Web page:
Standing shoulder to shoulder with family members of the victims of last year’s deadly limousine crash in Schoharie, New York, members of Congress announced a package of bills aimed at improving limo safety at the federal level Thursday.
Sunday marks the one-year anniversary of the October 6, 2018 limo crash in Schoharie that killed 20 people.
The operator of the limo company involved faces 20 counts each of criminally negligent homicide and manslaughter. And the families of the victims are continuing to fight for change at the state and federal level to ensure such a tragedy never happens again.
Senate Minority Leader Charles Schumer, Representative Paul Tonko of New York’s 20th District, and Representative Antonio Delgado of the 19th, gathered with family members in Amsterdam one day after a report from the National Transportation Safety Board that detailed safety deficiencies in the modified 2001 Ford Excursion stretch limousine.
“It confirmed our suspicions that these lives were victims of a woefully broken and unregulated system that failed them by failing to establish or enforce basic standards, and it showed us that we can – we must – do more to close the fatal gaps in limo safety to contributed decisively to this tragedy,” said Schumer.
Also working with Senator Kirsten Gillibrand, the Democrats are introducing bills in the Senate and House to address limo safety. Schumer plans to introduce the bills in the Senate later this month.
Representative Paul Tonko, who calls Amsterdam home, will be introducing legislation into the Energy and Commerce Committee.
“My colleagues and I developed this plan working closely with these and other families of limo crash victims. Together, we undertook a deep assessment of the chronic failures in America’s limousine safety system. This limo safety plan is from our collective efforts,” said Tonko.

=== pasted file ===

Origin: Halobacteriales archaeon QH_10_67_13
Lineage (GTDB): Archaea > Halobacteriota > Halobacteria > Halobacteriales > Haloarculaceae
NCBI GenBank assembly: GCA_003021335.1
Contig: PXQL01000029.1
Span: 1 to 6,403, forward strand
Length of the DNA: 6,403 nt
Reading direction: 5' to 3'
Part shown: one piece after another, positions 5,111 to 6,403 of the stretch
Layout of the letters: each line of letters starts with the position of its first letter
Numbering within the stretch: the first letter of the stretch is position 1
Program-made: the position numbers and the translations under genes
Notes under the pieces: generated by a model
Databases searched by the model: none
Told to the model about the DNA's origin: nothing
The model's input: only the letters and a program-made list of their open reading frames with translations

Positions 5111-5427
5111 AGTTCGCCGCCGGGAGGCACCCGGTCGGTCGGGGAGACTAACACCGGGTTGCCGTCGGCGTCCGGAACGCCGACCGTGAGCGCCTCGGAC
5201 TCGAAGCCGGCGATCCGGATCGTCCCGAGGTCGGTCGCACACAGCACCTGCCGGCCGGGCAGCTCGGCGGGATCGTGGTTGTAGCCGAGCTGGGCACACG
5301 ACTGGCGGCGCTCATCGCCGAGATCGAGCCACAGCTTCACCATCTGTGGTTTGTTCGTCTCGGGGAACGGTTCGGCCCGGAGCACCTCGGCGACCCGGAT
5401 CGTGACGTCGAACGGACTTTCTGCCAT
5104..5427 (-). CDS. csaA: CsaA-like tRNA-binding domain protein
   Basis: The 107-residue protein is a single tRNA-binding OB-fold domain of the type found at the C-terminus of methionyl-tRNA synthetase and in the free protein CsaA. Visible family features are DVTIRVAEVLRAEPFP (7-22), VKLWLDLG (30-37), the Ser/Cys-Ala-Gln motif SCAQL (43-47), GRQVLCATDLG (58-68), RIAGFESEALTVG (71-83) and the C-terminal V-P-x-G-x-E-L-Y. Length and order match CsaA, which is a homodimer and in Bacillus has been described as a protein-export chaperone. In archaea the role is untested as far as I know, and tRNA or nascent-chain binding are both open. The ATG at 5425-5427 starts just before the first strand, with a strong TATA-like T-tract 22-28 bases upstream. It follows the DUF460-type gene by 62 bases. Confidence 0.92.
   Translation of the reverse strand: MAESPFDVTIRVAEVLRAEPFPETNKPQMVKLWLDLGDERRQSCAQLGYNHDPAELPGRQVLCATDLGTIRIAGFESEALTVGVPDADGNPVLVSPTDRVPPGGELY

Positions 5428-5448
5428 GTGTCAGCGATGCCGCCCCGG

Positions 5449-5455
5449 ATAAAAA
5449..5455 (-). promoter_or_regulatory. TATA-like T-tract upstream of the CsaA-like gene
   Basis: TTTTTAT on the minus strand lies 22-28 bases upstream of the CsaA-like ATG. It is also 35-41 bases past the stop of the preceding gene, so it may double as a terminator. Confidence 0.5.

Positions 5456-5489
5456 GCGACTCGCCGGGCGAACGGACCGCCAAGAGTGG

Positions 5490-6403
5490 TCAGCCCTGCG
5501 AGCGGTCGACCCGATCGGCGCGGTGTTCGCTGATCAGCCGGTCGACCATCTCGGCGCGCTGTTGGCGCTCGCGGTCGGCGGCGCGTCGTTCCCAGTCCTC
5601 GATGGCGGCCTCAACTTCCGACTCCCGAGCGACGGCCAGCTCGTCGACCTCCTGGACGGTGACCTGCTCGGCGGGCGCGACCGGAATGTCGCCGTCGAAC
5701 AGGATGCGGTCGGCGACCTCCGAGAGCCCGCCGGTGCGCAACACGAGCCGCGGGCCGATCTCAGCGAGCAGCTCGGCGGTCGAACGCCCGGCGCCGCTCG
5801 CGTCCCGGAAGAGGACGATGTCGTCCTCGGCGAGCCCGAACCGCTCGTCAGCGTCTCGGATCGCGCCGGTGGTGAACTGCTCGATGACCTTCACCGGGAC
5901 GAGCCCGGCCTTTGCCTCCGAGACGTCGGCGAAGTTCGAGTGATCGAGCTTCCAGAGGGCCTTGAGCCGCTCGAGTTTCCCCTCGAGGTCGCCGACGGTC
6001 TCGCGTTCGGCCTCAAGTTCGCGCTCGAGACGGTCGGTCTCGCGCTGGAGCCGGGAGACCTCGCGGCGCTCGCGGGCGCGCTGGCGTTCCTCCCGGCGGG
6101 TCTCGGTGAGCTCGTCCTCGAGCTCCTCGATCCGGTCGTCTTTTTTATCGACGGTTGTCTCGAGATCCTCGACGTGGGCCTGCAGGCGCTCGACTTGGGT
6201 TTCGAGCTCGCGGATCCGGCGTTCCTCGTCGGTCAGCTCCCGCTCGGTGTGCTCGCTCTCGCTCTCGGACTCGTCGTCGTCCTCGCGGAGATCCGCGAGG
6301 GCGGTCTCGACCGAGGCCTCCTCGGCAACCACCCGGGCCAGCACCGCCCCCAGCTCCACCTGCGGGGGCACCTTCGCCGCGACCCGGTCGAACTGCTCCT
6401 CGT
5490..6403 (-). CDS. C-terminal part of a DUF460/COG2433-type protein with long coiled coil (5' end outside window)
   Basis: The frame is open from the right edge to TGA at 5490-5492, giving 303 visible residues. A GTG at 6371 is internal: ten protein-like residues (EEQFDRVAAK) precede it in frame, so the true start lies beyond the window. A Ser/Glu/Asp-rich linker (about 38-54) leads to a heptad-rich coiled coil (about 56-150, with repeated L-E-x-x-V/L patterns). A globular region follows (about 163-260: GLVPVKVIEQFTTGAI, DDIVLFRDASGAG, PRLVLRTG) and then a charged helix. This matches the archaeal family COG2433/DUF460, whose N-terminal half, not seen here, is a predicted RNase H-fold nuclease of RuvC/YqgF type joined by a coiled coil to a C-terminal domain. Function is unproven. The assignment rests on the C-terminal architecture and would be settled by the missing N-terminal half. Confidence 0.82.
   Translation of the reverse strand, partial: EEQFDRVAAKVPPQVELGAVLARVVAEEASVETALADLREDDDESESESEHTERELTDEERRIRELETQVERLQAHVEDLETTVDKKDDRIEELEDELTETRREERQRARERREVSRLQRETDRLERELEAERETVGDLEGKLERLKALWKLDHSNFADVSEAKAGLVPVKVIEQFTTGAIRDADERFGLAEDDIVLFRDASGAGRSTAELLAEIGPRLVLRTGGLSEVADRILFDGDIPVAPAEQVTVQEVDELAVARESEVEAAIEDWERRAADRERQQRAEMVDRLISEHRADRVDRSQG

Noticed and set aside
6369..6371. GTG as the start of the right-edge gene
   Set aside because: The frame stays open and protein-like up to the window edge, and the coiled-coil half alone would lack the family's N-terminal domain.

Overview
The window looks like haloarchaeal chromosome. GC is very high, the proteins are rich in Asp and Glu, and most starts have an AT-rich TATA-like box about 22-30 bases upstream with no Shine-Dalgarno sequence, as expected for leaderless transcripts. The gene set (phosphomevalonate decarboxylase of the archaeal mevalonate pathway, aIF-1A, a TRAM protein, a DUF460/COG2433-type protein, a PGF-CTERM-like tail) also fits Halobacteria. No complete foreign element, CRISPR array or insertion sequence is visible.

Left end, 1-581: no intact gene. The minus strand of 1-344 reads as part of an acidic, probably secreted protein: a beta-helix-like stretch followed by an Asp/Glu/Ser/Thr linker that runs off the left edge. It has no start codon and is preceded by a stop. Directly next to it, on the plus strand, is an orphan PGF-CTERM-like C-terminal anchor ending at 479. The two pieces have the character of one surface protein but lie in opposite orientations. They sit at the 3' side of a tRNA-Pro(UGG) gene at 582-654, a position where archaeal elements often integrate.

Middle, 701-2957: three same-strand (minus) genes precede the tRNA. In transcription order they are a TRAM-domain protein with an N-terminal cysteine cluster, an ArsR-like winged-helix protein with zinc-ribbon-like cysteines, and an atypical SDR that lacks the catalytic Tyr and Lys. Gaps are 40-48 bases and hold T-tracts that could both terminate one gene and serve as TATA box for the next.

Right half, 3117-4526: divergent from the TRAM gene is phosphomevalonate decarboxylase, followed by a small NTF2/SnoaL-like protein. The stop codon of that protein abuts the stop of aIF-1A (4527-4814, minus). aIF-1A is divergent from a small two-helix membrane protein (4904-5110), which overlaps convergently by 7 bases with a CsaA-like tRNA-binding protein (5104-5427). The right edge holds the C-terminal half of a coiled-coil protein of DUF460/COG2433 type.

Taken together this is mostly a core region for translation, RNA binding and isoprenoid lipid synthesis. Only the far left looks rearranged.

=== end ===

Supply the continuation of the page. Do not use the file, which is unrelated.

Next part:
At times growing emotional, Tonko knew some of the victims and several of the family members.
“Vehicles that served as a death trap should not be allowed on the road. The anger we all feel about this is justified and we need to take action,” said Tonko.
The package of legislation includes three bills. The first is the SAFE Limos Act, which includes language focused on seatbelts, seating systems, altering used vehicles, crash safety, limo evacuation, inspections, event data recorders, and compliance with federal safety standards.
Also being introduced, the Take Unsafe Limos Off The Road Act, to incentivize state governments to impound or immobilize vehicles that fail safety inspections.
The third, the End the Limo Loophole Act, would require limos to comply with commercial motor vehicle safety standards.
Representative Delgado will introduce language into the House Transportation and Infrastructure Committee.
“These initiatives are all critical steps to improve the safety and accountability of these vehicles on the road. I join my colleagues today to urge these life-saving measures through committee and to the floor so no family and no community ever experiences the pain and loss we have seen in Montgomery and Schoharie,” said Delgado.
A few limousine safety standards sought by Governor Andrew Cuomo were passed as part of the New York state budget. Additional legislation was advanced by both the New York State Senate and Assembly, but the houses did not reconcile the packages before the end of the legislative session. A total of 29 pieces of legislation pertaining to limousine safety have been introduced.
A 2015 limo crash on Long Island where four died prompted similar calls for legislation at the state and federal level. Schumer said he worked with family members of the victims in that crash as well as the Schoharie tragedy in crafting legislation.
Kevin Cushing, who lost his son Patrick in the October 2018 crash, was happy to see the representatives promise to bring the charge to Washington.
“I think any real legislation has to happen at both the state and federal level. So we’re pleased as can be that they’ve taken up this mantle. And, you know, it’s been going on since the accident on Long Island. And we’ve hopefully raised the consciousness about it a little bit more. Unfortunately, our tragedy was 20 people, and that gets a lot of peoples’ attention. And we’re not going to be quiet. We’re getting pretty good at being loud,” said Cushing.